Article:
Friday, October 01, 2004

Reserve Judgment

It is too early to call a winner. First-night voter reactions are a poor predictor of a debate's ultimate effect. In 1976, few voters caught the significance of Ford's of premature liberation of Eastern Europe. As Howard Kurtz reminds us, even the press corps was slow on the uptake: The Washington Post buried the gaffe deep inside its initial coverage. Then the story took on its own momentum, and the polls showed increasing trouble for Ford. Four years ago, the early verdict was that the first debate was a tie for Bush and Gore. But after the comedy routines about Gore's sighs, Bush came out ahead.

So what could shift perceptions of this debate? Democrats probably want television replays of Bush's long pauses, hoping that they will call to mind his initial reaction to 9/11. Republicans will mine Kerry's comments for more contradictions. The debate has ended. The battle to define the debate has begun.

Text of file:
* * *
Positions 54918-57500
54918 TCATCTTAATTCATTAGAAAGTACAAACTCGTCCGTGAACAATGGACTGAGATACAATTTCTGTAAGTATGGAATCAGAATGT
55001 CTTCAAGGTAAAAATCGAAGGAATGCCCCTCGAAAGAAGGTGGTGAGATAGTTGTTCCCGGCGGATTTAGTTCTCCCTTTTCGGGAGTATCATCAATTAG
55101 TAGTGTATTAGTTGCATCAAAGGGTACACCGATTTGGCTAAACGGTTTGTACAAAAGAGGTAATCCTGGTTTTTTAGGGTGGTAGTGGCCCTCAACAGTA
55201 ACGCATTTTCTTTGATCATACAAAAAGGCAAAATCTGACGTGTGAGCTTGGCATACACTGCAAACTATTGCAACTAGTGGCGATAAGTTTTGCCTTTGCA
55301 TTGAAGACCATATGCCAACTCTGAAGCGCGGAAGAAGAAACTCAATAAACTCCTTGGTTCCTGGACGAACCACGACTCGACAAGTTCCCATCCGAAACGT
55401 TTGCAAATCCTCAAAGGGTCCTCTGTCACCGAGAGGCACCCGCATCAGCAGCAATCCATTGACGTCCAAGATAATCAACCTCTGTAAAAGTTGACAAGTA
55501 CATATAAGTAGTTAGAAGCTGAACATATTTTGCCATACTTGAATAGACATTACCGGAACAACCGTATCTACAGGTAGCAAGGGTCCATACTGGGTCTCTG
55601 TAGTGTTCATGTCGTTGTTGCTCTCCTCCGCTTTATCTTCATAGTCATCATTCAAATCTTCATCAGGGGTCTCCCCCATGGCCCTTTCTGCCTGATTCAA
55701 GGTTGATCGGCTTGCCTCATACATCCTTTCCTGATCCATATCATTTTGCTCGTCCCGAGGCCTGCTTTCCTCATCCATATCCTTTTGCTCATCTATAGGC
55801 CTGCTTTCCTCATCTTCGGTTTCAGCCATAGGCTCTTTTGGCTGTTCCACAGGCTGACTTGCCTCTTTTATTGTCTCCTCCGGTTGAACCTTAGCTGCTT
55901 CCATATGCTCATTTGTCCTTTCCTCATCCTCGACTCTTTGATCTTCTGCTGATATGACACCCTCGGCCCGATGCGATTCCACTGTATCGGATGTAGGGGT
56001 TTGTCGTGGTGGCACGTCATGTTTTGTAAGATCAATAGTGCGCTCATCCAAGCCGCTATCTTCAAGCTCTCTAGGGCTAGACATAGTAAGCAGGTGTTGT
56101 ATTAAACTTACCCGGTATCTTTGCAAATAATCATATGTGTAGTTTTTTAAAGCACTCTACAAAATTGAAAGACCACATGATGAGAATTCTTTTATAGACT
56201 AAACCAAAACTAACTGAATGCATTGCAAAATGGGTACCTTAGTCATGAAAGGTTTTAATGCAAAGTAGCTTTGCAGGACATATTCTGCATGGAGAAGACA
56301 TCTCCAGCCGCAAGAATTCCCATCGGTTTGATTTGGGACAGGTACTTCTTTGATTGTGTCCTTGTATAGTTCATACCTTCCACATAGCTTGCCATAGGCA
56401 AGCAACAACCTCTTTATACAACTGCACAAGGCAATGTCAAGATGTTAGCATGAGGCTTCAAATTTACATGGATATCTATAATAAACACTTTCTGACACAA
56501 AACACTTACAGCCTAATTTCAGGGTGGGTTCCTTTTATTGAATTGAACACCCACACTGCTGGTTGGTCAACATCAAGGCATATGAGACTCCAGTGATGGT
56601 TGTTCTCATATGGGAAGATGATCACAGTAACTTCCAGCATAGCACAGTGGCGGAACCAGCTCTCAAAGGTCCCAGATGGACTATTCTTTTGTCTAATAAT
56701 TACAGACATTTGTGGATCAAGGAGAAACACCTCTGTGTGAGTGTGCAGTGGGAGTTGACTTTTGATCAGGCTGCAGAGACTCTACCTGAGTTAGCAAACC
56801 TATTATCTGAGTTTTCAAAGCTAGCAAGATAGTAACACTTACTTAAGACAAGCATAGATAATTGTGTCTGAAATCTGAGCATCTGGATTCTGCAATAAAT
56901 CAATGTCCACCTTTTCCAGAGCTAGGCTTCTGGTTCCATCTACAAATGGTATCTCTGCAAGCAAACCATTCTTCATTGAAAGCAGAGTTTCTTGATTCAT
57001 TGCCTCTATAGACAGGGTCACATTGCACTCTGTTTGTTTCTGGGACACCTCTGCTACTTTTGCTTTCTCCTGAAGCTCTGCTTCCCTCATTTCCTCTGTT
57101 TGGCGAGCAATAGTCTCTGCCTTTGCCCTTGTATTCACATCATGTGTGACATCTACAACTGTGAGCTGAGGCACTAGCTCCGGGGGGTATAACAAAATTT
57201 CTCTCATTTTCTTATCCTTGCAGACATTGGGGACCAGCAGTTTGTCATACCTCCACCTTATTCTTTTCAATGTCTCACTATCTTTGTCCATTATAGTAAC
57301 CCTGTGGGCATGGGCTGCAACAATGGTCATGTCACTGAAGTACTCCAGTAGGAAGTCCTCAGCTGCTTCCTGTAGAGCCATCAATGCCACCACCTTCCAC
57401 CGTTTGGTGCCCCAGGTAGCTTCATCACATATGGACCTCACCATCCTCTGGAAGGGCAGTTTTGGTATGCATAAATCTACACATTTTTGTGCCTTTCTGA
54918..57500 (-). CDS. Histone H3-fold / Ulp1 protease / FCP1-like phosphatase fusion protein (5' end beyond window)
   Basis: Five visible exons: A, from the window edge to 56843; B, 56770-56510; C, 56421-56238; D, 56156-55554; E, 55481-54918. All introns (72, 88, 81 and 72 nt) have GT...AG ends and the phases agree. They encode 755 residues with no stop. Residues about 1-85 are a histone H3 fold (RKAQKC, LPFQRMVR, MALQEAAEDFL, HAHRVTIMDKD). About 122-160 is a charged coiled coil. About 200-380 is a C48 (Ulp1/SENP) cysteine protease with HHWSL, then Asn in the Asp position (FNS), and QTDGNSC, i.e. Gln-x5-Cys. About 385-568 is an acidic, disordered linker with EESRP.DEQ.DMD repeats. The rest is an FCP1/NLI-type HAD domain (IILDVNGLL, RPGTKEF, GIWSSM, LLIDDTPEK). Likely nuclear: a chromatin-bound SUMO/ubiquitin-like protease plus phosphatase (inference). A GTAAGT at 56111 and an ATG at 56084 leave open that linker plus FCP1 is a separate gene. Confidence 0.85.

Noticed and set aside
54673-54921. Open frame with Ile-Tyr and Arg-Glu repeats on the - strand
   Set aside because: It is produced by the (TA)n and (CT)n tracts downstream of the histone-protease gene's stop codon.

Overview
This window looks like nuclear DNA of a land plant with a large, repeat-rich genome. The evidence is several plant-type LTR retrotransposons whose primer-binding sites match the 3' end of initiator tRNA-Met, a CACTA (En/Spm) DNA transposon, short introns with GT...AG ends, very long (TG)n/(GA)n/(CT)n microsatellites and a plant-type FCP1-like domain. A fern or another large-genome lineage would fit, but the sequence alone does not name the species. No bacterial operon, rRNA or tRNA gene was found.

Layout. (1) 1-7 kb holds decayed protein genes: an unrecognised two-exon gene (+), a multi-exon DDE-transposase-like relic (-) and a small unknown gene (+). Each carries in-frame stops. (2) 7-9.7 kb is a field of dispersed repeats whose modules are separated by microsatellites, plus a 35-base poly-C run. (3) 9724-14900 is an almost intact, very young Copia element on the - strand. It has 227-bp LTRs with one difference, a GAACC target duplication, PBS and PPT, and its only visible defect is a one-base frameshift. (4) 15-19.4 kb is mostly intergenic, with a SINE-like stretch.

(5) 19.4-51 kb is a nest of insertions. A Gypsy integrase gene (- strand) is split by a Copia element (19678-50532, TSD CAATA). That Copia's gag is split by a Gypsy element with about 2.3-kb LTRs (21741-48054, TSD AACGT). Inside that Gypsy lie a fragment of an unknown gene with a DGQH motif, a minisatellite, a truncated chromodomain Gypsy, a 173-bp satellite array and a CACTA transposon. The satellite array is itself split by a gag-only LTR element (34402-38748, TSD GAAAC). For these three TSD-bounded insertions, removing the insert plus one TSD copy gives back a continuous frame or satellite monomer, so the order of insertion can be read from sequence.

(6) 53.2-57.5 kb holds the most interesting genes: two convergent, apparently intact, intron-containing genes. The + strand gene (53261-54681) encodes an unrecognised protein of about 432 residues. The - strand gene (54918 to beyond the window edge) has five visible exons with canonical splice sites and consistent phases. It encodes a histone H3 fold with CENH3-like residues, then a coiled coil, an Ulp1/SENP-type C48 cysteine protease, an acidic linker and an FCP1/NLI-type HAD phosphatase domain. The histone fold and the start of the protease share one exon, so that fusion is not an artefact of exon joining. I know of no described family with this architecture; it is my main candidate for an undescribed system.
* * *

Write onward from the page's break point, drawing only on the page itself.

1 comment:

Palooka said...

Excellent point. I think Kerry lost big time.

He questioned America's trustworthiness with nuclear weapons.

He called or a "global test" and Bush called him on that idiocy.

He called for giving Iran nuclear fuel. Great idea.

He called Iraq a mistake, and then he said it wasn't within seconds.

Now, where are Bush's blunders of similar magnitude? There are none. NONE.